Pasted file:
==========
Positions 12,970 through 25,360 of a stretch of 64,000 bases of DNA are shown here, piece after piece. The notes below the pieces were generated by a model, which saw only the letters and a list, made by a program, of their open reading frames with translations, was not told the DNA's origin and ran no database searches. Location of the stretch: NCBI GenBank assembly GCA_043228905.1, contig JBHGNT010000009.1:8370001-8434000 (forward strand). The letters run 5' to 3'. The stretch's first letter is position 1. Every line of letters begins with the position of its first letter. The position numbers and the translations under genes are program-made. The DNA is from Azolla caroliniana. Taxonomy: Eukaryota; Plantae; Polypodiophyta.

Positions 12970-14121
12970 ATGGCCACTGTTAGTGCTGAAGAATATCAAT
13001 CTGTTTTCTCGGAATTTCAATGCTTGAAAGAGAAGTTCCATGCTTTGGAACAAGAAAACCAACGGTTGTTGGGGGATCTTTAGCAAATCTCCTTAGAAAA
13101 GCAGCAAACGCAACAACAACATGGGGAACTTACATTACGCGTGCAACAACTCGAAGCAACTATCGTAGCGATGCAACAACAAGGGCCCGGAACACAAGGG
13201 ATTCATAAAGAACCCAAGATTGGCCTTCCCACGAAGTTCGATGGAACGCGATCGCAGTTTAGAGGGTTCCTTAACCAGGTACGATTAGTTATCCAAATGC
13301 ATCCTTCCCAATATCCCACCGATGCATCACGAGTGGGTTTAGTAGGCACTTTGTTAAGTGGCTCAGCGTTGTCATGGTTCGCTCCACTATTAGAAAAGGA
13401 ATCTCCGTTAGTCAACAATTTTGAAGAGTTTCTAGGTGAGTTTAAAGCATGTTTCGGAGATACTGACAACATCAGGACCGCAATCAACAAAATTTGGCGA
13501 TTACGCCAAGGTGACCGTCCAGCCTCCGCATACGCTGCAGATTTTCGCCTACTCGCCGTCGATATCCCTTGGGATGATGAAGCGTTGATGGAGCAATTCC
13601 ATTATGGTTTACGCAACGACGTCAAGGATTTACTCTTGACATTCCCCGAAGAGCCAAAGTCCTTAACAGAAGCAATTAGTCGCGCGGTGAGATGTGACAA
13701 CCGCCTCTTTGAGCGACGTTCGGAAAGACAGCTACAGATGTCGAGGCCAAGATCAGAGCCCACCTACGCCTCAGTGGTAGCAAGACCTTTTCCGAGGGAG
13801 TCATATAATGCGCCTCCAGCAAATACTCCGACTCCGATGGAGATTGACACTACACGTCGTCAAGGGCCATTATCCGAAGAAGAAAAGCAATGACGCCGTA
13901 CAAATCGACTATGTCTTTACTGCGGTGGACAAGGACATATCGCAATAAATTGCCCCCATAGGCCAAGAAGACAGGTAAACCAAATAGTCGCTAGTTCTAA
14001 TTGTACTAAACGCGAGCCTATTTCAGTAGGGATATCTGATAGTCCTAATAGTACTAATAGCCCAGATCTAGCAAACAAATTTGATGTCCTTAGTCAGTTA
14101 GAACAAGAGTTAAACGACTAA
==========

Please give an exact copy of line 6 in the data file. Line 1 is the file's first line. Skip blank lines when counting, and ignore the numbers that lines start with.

13201 ATTCATAAAGAACCCAAGATTGGCCTTCCCACGAAGTTCGATGGAACGCGATCGCAGTTTAGAGGGTTCCTTAACCAGGTACGATTAGTTATCCAAATGC